"Think they're entitled to know someone has reported them."
"If it's a general check then fair enough you don't have to say but if you're under suspicion, you have to say."
Other participants felt the opposite. They said they would not want to know if the investigation was triggered by an allegation by a member of public.
"Think there is a difference if it comes from a member of the public and someone who has found something in financial records. There's witch hunting and disputes… it comes down to each case needs to be investigated. You've got to have a pathway of saying, in this example, that sounds like yes the person should be informed. But if it was a nasty neighbour and there were no grounds I wouldn't tell them."
If you were told, what would you want to know?
If told about an investigation, most participants said they would want to know:
- The facts of the case and what triggered the investigation
- What information was gathered
- Guidance on what they should do next, if anything
- Contact information to talk to staff
"What the investigation is regarding and why."
"Person should be notified of what measures you took to resolve the case."
If the investigation was triggered by an allegation by a member of public, many participants said they would want to know who made the allegation.
It was explained that this would not be possible.
If you were told that you had been investigated and nothing was found, what impact would that have on you?
Participants generally said that they would feel annoyed, upset and stressed.
Participants felt that any notification should be done in a 'caring' or 'nice way' because of this.
"You would still feel really bad, does someone not like me, and it would drive you a bit…really unwell. It would be really stressful."
"It's a dangerous thing, some people handle it no problem at all, but other people would really struggle."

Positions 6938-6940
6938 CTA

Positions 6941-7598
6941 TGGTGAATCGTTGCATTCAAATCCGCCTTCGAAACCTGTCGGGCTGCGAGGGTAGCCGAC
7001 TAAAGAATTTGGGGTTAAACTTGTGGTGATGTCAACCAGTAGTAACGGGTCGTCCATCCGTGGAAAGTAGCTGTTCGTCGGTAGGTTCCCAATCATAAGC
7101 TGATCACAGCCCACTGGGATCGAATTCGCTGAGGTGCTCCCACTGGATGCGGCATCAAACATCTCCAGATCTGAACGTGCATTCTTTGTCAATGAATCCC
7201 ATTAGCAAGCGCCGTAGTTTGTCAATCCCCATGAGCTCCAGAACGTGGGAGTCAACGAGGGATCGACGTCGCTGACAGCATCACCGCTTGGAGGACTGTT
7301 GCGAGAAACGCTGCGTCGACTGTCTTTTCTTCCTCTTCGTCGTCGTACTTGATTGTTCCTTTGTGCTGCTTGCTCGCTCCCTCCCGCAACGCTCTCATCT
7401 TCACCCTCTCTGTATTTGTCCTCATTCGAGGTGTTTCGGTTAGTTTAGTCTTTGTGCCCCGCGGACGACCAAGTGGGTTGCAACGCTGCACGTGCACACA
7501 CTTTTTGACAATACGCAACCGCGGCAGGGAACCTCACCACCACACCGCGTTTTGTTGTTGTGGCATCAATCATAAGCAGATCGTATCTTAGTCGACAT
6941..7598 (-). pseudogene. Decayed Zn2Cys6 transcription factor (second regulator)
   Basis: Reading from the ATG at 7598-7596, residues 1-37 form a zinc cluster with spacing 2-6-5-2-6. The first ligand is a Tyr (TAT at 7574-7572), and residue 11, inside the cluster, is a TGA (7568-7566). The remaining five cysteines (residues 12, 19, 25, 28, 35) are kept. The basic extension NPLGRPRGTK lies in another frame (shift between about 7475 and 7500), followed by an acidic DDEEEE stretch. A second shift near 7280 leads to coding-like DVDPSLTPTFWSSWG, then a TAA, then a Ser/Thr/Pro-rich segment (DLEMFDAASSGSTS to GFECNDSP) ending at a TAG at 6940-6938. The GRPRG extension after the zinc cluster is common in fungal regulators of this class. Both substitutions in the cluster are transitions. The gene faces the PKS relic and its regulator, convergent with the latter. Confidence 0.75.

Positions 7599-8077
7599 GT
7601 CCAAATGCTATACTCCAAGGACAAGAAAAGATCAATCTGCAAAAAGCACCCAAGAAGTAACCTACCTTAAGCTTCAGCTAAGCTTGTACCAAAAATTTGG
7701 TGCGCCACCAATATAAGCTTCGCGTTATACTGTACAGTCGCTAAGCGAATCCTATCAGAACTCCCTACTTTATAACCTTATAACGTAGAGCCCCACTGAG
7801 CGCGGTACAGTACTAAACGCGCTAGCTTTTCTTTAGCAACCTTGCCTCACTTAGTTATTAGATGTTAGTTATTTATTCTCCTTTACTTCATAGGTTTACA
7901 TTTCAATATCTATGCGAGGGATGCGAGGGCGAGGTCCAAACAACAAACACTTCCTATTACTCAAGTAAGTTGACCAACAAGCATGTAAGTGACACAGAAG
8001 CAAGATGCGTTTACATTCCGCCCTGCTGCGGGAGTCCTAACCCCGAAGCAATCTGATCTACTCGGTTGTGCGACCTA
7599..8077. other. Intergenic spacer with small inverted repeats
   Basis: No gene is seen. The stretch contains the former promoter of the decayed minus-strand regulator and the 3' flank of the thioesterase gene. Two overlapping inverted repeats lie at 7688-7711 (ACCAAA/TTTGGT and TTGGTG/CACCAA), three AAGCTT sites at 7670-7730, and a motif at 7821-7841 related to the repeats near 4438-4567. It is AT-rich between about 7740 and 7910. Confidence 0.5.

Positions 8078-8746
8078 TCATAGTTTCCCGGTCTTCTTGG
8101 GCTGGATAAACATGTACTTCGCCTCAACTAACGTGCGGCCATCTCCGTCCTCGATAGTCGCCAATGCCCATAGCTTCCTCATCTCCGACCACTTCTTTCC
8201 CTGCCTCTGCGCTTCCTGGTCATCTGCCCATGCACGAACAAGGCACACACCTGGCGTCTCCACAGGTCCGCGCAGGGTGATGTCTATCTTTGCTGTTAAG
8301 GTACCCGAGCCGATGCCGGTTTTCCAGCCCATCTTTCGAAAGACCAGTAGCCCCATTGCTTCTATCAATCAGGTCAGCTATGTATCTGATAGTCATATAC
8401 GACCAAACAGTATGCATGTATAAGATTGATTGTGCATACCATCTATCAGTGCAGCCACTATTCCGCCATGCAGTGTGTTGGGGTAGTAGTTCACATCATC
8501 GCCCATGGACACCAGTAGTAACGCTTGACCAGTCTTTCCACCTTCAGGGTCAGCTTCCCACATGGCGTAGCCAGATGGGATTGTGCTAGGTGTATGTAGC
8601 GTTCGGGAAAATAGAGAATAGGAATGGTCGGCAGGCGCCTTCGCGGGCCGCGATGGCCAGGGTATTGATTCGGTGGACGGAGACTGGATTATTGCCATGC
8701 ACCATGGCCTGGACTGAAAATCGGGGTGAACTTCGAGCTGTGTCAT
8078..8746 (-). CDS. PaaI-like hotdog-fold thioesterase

Some participants said being told would make them suspicious of those around them.
"I'd be very paranoid, like who hates me enough to report me? And you start to suspect everyone. There's a whole network of people who you co-exist happily with, like neighbours, family and friends, and that gets destroyed."
Only a few participants said that being told would not affect them, and only one said they would have a good reaction.
"I don't think I'd feel angry. If they're doing their job with me they're doing it with other people too."
"I would question it then put it to bed. If I've not done anything wrong, there's nothing to worry about."
"I'd feel good about that if that was me. I know I'm not doing anything wrong, maybe gives me a wee bit of extra confidence."
At the end of the focus group, we asked participants a second time if Security Scotland should tell people if they've been investigated for fraud and nothing was found.
No one changed their answer having discussed the issue.
The Scottish Government's draft rules for fraud investigations said that clients would only be told about a fraud investigation if it reached the stage of speaking to the client about it.
During consultation on the rules, some people disagreed with this. They thought that Social Security Scotland should tell all clients that an investigation had taken place. Even where no further action was to be taken.
This report has shown that panel members had mixed views on this question. However, the research confirms the potential negative impacts on clients of being told they had been investigated.
Participants said they would want to know details about the investigation that Social Security Scotland would not be able to tell them. They said that they would feel annoyed, upset and stressed if they could not be told who had made an allegation.
In view of this we have decided not to change the Code of Practice or Social Security Scotland's fraud processes. Social Security will not notify clients unless the investigation has got far enough that they want to speak to the client about it.